Habits for Success: the meme

I’m going to take a one post break from the “Look Like a Pro” series to participate in the “Habits for Daily Success” meme. Carson Brackney, the copywriter extraordinaire over at Content Done Better has tagged me with the latest meme: “List the top 5 to 10 things you do almost every day that help you to be successful. They can be anything at all, but they have to be things you do at least 4 or 5 times every week.”

Well, I honestly don’t know just how successful I really am… I’m a very fledgling rookie in the freelance writing field. I’m still in school, and making progress a lot more slowly than I would like. I may not have what others consider to be success, but I still consider myself to be reasonably successful.

I don’t necessarily think that success is simply defined as a simple end point. Being done eating a burger isn’t necessarily the point of a burger. The point is that you love every delicious, greasy moment of eating it. Eventually you do finish it, but being done with a burger is nowhere near as wonderful as eating one. I’d know, I’ve eaten plenty.

I’d have to say then that habit numero uno is my mindset. I’m successful because of how I define my success. I’m married to my best friend, the girl of my dreams. My studies, my hobbies, my work and my passions all intersect in my writing. I spend every day doing what I love. I have a home, food to eat, and friends and family. My success depends largely on recognizing the successes I have already attained and enjoy. As a result, I’m a happy man. If happiness isn’t success, what is?

If we continue on defining success as daily happiness, we come to my next habit, which also isn’t necessarily writing related. The second habit has to be my overall lifestyle. I lead a life that conforms to certain standards of decency and conduct. My religious/spiritual life is an active and vibrant one. While I am far from perfect, I do my best to live according to the knowledge I have. At the end of the day, even though I make mistakes, I’m able to sleep peacefully.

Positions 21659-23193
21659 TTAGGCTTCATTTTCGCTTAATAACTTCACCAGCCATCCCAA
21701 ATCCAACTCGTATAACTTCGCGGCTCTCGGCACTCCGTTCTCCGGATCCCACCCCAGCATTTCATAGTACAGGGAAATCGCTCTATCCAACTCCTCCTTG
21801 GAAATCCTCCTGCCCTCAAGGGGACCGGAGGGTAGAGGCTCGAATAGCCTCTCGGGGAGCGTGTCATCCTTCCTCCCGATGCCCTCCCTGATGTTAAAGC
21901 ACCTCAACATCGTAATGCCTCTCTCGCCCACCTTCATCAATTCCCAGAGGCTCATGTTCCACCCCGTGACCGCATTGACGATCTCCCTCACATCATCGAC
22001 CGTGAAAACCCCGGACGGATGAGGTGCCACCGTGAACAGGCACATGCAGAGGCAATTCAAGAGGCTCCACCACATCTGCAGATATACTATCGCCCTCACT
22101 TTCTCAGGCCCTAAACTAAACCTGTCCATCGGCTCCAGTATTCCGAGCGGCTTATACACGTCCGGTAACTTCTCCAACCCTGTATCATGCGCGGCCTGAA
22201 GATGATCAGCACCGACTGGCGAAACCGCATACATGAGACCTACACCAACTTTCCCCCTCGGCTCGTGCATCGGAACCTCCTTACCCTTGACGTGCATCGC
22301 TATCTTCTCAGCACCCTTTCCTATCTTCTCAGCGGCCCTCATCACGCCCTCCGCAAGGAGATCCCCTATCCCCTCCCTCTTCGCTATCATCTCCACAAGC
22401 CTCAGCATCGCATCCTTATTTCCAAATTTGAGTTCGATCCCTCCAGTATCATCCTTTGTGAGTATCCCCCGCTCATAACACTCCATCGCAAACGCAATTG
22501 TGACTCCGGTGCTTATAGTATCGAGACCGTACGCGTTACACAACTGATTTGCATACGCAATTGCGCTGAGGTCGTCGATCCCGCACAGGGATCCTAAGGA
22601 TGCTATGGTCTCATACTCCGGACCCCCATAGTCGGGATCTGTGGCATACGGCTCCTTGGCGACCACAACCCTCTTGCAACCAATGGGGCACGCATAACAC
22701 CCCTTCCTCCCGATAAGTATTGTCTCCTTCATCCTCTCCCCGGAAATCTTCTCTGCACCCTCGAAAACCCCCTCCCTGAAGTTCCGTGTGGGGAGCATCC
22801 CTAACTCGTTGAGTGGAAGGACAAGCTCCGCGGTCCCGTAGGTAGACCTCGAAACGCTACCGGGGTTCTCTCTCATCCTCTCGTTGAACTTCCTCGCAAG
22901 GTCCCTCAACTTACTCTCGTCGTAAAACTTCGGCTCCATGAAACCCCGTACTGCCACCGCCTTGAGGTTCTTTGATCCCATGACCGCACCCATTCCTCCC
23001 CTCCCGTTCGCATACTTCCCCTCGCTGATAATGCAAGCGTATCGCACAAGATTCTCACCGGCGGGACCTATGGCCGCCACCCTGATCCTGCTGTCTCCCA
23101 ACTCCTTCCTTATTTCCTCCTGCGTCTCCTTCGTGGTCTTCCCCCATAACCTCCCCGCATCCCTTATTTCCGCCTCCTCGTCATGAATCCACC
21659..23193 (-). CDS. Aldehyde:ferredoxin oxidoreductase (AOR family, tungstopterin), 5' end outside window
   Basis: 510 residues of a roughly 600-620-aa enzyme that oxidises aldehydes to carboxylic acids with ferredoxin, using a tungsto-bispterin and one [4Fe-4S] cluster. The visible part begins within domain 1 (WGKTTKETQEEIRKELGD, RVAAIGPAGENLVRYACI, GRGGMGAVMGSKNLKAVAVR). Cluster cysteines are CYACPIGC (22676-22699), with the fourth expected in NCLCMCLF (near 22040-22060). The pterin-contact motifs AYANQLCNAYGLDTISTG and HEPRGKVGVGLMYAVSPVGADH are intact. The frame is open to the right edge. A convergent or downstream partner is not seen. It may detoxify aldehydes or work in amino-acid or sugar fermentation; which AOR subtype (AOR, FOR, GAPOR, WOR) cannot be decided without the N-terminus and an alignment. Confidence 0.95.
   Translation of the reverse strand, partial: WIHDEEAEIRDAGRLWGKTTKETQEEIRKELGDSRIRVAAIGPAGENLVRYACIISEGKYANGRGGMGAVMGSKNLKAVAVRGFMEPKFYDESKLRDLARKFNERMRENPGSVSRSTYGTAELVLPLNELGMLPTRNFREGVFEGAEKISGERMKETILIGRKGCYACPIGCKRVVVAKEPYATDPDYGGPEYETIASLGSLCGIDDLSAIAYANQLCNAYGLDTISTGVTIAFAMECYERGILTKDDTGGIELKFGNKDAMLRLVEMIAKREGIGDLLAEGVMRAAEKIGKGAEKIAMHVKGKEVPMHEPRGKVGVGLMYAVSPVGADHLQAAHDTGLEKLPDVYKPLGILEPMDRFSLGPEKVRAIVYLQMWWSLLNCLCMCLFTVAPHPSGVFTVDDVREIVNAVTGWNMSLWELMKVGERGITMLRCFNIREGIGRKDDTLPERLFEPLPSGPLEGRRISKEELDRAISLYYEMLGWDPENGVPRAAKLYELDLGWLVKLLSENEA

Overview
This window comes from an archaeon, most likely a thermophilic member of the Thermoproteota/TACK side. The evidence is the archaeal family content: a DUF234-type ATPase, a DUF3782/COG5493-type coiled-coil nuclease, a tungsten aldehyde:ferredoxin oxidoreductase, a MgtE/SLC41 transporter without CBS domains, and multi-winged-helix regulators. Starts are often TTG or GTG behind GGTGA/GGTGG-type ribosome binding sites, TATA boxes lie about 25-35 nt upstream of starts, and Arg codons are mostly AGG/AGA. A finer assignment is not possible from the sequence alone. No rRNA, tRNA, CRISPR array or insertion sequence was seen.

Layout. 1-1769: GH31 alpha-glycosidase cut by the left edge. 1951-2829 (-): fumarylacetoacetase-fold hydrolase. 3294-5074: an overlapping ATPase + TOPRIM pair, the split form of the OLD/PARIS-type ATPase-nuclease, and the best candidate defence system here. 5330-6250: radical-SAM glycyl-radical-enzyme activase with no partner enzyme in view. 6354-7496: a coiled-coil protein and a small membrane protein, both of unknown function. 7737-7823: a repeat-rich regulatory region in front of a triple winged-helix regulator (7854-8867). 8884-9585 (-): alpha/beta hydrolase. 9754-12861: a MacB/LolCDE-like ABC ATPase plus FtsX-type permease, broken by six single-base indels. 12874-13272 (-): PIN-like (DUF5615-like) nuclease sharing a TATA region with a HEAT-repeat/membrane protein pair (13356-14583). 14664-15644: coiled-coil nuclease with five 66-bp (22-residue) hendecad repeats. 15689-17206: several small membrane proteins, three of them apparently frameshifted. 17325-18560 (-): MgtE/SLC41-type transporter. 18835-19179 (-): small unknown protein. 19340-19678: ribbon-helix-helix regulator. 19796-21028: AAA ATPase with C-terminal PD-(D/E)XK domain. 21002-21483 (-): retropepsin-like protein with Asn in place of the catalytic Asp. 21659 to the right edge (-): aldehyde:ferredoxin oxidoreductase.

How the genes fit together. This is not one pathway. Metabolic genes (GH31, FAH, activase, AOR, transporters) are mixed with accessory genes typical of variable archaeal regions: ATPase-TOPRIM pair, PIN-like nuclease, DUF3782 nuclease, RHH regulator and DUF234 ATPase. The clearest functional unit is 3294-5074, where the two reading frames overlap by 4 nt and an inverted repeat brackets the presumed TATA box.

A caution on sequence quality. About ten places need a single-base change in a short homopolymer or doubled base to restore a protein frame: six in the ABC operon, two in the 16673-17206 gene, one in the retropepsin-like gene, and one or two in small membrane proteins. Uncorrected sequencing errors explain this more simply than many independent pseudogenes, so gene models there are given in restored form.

While these first two habits might not sound all that related to success with writing business, they are. If you can’t learn be happy now, no amount of money, recognition, or expertise will satisfy you. You may achieve some visible measure of external success, but inside you’ll feel like a failure.

On to things more relevant to the writing profession:

I feed my mind constantly. The mind works according to the old computer programming maxim – “Garbage in, garbage out.” Along the same lines, if little goes in, little can come out. I’m a voracious reader, with a love for new ideas. I seek out new perspectives and experiences. As a result, I’ve got ideas coming out of my ears.

I write daily. Everything I’ve ever read on the subject tells me that good writing is the product of regular, daily writing. As a writer, words are the clay you sculpt with, the tools you work with. The more practiced and familiar you are with your tools and materials, the better you’ll be at your craft. To quote a couple writing heroes of mine:

“Runners don’t say, ‘Oh, I ran yesterday. I’m limber.’ Each day they warm up and stretch.” – Natalie Goldberg

“Set up a daily writing schedule. That is the best advice I can offer any aspiring writer. If nothing else, the schedule will make you think of yourself as a writer. … After a few months of sticking to your schedule, you should be rewarded with an astonishing improvement in your writing.” – Patrick McManus
I set goals, and pursue them. Am I happy with what I have now? Absolutely. If things never changed, I could be happy for the rest of my life. The only problem is that things always change. Growth and change are inescapable, but not uncontrollable. If my life must change, it might as well be for the better and according to my own plan. I have educational and career goals. Though I love the apartment my wife and I are in, we’d like a house with a yard. I’d like a better workspace, with nicer equipment. I’d love to get published in certain magazines. I would love to be wealthy, influential, famous or whatever else. I don’t know where my life will ultimately end up, but I do know that anything worthwhile tends to be the result of patient hard work.

Finally, I study others. I try to adopt the things that work best, and discard what doesn’t. I’m not too sure that I’m necessarily any good at that, but I’m making progress. I’m a little bit better today than I was yesterday, and that’s good enough for me.

I’m passing this along to…
Kristen King, at ::inkthinker::
Andy Humphrey at The Struggling Writer
Mridu Khullar at her blog

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